Oct 25 2012

Dear Members of the International Trade Committee,

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Dear Members of the International Trade Committee,

I’m writing to express my concern with the China-Canada Foreign Investment Promotion and Protection Act (FIPA), and request that you pass a motion that allows for rigorous Parliamentary and public debate on this trade agreement that has such huge implications on our sovereignty.

Elizabeth May received (asked for) a technical briefing from the Minister of International Trade on September 27. She only received today, October 24th and you can see her speak about it in the HOC here:

http://elizabethmaymp.ca/parliament/statements/2012/10/24/canada-china-investment-treaty/ She says:

“It confirms that Chinese state-owned enterprises would have the right to complain and charge for damages for decisions in Canada by municipal, provincial, territorial or federal governments. It confirms this treaty will apply till 2027 for a minimum, and potentially till 2042, and China can complain of anything it feels is arbitrary.”


“It will be of greater benefit to Chinese investors in Canada than to Canadian investors in China.”

I’m concerned because I hear from Forest Ethics lawyers that: …Chinese companies, even with minority shares, can sue Canada outside of Canadian courts and behind closed doors. These secret tribunals run by three arbitrators, could award hundreds of millions of taxpayer dollars in damages to these foreign corporations for enacting laws that protect our energy security, environment, jobs or public health.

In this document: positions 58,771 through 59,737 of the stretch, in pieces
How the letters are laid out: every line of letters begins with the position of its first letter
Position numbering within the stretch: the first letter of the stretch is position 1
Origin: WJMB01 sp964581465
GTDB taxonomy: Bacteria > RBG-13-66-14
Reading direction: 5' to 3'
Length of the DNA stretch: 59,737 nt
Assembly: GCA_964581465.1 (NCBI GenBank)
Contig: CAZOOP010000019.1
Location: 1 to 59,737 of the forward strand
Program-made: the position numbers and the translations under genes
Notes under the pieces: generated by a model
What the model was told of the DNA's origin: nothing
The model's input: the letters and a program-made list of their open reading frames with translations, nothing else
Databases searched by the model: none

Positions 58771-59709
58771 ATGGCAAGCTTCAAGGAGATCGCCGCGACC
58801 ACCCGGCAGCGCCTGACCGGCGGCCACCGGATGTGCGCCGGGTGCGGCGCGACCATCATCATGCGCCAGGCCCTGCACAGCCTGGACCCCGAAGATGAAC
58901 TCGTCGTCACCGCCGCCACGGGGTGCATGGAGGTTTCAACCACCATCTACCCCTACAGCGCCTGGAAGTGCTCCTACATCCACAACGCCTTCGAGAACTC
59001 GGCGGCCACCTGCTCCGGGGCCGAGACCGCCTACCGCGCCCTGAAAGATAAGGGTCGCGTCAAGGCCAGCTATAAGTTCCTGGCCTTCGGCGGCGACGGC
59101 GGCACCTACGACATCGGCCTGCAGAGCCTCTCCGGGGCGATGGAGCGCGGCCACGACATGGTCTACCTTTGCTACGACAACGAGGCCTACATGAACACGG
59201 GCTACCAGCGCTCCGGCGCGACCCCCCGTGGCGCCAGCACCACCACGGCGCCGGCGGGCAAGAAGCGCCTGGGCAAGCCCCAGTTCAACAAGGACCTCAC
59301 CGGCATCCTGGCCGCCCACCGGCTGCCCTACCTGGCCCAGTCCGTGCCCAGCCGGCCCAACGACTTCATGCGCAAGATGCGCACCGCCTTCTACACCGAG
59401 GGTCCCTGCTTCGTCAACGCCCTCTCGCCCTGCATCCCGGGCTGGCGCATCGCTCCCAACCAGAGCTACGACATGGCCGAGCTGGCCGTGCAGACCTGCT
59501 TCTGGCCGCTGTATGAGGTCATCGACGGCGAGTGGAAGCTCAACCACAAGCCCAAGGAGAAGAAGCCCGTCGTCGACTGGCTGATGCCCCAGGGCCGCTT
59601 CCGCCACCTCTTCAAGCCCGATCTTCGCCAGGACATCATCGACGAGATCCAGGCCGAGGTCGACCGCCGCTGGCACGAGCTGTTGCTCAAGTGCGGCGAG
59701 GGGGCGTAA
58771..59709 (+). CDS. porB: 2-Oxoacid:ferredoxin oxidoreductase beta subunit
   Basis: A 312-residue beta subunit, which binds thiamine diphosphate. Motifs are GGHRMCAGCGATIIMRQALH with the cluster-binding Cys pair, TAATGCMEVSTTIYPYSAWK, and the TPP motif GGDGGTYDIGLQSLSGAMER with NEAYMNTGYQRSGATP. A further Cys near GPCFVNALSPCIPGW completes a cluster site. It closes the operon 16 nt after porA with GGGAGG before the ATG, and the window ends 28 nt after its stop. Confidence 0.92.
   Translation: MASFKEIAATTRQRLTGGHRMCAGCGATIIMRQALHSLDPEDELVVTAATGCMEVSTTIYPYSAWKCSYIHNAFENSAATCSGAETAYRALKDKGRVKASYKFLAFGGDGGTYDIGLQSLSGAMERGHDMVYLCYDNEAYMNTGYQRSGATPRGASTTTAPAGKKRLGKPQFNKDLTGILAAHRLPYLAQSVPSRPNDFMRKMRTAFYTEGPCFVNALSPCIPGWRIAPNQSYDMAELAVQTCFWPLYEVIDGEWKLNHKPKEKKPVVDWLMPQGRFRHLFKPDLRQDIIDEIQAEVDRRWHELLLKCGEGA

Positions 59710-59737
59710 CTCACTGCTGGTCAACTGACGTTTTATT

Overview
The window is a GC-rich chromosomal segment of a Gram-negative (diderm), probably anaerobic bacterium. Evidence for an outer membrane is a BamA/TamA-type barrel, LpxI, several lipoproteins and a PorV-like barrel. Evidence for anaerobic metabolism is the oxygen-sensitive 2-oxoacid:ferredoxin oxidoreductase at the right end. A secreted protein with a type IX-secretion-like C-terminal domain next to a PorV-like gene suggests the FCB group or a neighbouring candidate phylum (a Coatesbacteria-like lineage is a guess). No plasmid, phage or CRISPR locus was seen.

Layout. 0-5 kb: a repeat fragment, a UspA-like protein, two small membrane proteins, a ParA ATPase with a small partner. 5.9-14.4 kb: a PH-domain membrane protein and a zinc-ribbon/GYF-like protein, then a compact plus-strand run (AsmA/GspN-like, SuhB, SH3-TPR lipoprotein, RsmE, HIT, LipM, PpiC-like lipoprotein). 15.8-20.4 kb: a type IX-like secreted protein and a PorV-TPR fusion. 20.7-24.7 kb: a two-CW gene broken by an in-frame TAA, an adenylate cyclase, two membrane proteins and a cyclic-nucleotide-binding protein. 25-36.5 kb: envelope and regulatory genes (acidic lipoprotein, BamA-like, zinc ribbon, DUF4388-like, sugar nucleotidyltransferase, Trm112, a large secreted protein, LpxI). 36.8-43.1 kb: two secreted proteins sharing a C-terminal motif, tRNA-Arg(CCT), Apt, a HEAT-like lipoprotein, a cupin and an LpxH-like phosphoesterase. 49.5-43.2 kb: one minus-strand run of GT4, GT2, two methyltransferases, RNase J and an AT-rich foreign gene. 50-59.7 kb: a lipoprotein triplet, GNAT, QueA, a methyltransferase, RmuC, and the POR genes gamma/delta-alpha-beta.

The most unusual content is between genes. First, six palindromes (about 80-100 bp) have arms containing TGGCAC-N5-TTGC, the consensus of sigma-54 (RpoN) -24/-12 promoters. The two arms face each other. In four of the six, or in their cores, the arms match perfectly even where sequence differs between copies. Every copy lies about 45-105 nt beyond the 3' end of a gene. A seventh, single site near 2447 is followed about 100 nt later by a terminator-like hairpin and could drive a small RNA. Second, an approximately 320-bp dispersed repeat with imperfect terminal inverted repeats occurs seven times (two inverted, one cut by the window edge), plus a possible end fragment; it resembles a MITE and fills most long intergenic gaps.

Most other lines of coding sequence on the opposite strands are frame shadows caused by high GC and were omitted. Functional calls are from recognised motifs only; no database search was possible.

In essence, the deal provides protectionist policies for foreign profit, not for the well-being of Canadians, our economy or our environment.

So, after reading that, I want you to know that my MP Colin Mayes Conservative denied this in a letter to me so who am I to believe?

This is what MP Colin Mayes said:

“The definition of “net benefit” will be very broad in terms of Canada’s overall interest in this transaction.”

“With regards to investor-state dispute settlement, it is Canada’s long-standing policy to permit public access to such proceedings. Canada’s FIPA with China is no different.”

However, MP Colin Mayes also says that:

“…our government has made targeted amendments to the Investment Canada Act to provide greater transparency to the public, more flexibility in enforcement and an alternative to costly and time-consuming litigation. ”

So what has changed in the legislation? Have the changes given the public access to the proceedings? I hope you can sort out this out and let me and the rest of Canada know what is going on with this secret or not so secret litigation process that’s woven into this trade deal.

MP Colin Mayes revealed another fact that I was not aware of: “…since 2006, we have concluded or brought into force FIPAs with 14 countries, and are actively negotiating with 12 others. The Canada-China FIPA is very similar to the other FIPAs that Canada is a party to. It contains all of the core substantive obligations that are standard in our other FIPAs.”

How is it possible that I do not have knowledge of all these trade deals? 26 trade deals with the same problems that this one has? And it’s not been reported in the news or on CBC radio? How transparent is this?

The implications of this deal and the other 26 trade deals are such that it merits much more than twenty-one days of public awareness.

There needs to be debate in the House of Commons, review from your Committee on International Trade with diverse speakers to analyze the deal, provincial consultations and public debate. What about First Nations? Ought they be consulted too? Apparently it is required under Canada’s constitution that Provinces be party to the acceptance of these trade deals and yet… There has not been time or any information on BC debating these trade deals.

Thank you for considering this request. I look forward to hearing back from you.


Priscilla Judd

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